The Northwestern University Feinberg School of Medicine Mesulam Center for Cognitive Neurology and Alzheimer’s Disease is currently recruiting participants to be part of their ‘SuperAging Research Program.’ Data collected from current and previous SuperAgers have provided new and exciting insights into how the brains of these individuals compare to those of otherwise healthy adults, as well as those diagnosed with Alzheimer’s disease, to better understand the neurological processes associated with aging.
Studying SuperAgers is important to understand what is going right with aging, as opposed to what is going wrong."
Image Credit: pikselstock / Shutterstock.com
What is a SuperAger?
The term ‘Superagers,’ as defined by Northwestern researchers, reflects adults over the age of 80 who have a superior memory capacity that resembles that of middle-aged adults. In order to be accepted into the program, this group of elderly individuals must demonstrate that their ability to recall everyday events and previous personal experiences is significantly better than people in their 50s and 60s; however, their performance on other cognitive tests does not necessarily need to be superior.
Why study SuperAgers?
In addition to gaining a better understanding of how different aging processes are reflected in the brain, Northwestern researchers also believe that data obtained from the SuperAging study will have significant implications for elucidating the mechanisms responsible for the development of Alzheimer’s disease and dementia.
One way to study [dementia and Alzheimer’s disease] is to look at what’s going wrong with the brain and then try to fix or ameliorate or find a cure for what’s going wrong there…sometimes it’s really helpful to turn it on its head and look from a different vantage point or perspective.”
The SuperAger brain
In the SuperAging program, study participants provide blood samples, as well as magnetic resonance imaging (MRI) and/or positron-emitted tomography (PET) scans of their brains, in addition to participating in memory and other cognitive assessments.
Furthermore, after a SuperAger dies, they donate their brains to the SuperAging program. To date, the brains of deceased SuperAgers have revealed relatively thick cortexes that shrink at a much slower rate as compared to individuals in their 50s and 60s. The cortex is responsible for decision-making processes, critical thinking, and retention and memories.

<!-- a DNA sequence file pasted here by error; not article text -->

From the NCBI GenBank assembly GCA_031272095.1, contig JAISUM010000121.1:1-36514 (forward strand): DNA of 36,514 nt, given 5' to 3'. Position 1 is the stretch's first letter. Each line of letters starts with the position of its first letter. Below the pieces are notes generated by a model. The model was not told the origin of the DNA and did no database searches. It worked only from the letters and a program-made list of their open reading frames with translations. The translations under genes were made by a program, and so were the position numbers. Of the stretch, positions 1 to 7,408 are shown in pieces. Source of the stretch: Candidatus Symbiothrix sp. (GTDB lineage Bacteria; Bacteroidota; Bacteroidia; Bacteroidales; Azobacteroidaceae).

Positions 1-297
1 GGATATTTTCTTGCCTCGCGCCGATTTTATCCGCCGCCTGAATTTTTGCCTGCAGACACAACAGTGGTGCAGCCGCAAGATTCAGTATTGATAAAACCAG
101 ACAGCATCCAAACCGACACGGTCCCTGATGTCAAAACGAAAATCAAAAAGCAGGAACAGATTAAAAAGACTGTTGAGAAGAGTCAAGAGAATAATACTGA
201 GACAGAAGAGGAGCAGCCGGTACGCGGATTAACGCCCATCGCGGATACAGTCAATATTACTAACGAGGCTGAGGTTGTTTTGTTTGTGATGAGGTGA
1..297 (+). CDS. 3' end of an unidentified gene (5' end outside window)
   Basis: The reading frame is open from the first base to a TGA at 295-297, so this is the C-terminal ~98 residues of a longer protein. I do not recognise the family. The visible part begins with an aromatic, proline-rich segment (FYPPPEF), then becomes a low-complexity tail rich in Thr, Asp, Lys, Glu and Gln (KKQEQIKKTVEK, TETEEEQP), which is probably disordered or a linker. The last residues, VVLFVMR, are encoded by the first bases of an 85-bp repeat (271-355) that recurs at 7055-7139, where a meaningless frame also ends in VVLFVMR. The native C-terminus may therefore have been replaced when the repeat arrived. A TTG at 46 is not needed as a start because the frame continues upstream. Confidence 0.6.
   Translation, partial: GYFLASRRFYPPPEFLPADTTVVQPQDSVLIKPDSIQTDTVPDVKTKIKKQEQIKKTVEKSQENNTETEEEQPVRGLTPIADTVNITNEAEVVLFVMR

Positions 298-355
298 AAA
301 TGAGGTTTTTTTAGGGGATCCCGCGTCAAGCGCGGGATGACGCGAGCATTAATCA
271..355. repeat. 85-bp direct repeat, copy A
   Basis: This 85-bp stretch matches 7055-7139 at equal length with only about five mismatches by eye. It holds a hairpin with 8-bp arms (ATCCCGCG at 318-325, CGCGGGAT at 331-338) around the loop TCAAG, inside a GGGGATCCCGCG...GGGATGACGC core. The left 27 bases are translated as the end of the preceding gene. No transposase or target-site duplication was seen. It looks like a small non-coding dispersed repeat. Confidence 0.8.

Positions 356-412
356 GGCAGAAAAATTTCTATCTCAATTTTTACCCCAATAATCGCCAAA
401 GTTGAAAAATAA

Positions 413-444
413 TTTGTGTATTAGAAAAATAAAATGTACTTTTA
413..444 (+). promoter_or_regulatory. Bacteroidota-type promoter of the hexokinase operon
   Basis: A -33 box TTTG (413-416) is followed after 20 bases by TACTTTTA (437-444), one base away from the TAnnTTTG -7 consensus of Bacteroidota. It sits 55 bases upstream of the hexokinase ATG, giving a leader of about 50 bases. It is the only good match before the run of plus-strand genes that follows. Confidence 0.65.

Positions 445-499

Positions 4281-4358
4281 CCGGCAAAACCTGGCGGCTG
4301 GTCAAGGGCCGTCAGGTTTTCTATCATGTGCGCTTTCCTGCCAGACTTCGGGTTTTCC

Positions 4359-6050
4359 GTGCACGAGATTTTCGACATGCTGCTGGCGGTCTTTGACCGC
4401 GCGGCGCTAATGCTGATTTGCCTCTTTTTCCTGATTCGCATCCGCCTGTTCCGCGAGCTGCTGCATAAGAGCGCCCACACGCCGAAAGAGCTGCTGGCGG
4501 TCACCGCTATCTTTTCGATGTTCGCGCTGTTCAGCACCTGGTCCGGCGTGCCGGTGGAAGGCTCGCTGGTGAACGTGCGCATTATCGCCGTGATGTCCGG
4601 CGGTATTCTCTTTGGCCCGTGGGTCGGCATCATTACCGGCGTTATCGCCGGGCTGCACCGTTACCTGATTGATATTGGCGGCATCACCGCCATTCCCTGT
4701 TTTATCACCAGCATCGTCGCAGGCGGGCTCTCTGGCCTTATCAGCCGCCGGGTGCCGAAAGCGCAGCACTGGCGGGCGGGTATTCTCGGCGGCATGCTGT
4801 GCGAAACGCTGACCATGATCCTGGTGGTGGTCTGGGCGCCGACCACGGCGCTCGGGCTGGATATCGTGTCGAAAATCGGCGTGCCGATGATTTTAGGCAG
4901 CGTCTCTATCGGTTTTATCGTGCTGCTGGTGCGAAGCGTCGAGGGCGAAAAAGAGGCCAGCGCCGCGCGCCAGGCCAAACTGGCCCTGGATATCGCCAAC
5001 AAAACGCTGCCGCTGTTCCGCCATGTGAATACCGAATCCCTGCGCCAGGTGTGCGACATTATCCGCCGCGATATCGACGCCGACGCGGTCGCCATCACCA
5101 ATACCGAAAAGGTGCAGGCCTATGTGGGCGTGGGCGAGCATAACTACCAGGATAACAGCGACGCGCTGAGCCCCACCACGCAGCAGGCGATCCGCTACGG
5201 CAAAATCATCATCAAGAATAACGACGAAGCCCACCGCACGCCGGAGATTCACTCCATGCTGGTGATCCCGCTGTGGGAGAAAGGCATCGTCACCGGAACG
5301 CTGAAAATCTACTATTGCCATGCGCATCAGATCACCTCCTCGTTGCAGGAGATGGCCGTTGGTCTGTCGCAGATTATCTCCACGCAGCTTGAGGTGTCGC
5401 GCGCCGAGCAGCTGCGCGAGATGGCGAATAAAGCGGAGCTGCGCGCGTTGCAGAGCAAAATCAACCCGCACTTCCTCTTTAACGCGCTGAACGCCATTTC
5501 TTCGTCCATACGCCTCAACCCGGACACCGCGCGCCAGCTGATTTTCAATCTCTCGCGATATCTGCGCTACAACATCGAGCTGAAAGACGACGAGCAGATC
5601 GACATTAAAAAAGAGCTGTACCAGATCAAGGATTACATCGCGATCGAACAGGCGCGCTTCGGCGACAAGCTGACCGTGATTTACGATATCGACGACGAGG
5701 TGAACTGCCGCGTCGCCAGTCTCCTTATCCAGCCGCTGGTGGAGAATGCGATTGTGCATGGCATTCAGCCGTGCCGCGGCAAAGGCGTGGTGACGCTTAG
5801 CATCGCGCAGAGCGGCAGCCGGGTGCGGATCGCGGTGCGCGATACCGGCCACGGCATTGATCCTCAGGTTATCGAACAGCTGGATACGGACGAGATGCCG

Northwestern researchers believe that the delayed shrinking in the SuperAger’s brain may be due to larger and healthier neurons, particularly within the entorhinal cortex. The entorhinal cortex, which is often the first area of the brain to be affected in Alzheimer’s disease, plays an important role in both memory and learning, particularly due to its interactions with the hippocampus.
In addition to a more resilient cortex, SuperAger brains also appear to have significantly fewer tau tangles as compared to healthy controls. This abnormal protein accumulation within neurons is often indicative of Alzheimer’s disease; therefore, the reduced concentration of tau tangles within the SuperAger brain may be related to their more robust cortex that is capable of withstanding damage by tau protein infiltration.
The von Economo neurons (VENs), which are located in both the fronto-insular cortex (FI) and anterior limbic area (LA) of the brain, are elongated bipolar neurons that are not commonly found in many species aside from humans, apes, elephants, whales, dolphins, and songbirds. Although the functional implications of VENs remain unclear, previous studies indicate that the abundance of these nerve cells within the anterior cingulate cortex likely indicates that they are important for regulating emotions and attentiveness.
Interestingly, the brains of SuperAgers exhibit a significantly greater concentration of VENs.
Daily activities of SuperAgers
Despite the vast difference in the backgrounds, education levels, and personal experiences of the SuperAgers, they share several key similarities in how they spend most of their days.
Most SuperAgers appear to remain relatively active on a daily basis. In addition to being physically active, these individuals also constantly use their brains every day, either through reading, learning something new, or continuing to work well into their 80s.
SuperAgers also appear to be more social, with many often surrounded by family and friends, in addition to being active volunteers within their community. This strong sense of connection to others appears to be a distinguishing feature among SuperAgers as compared to otherwise healthy individuals of the same age.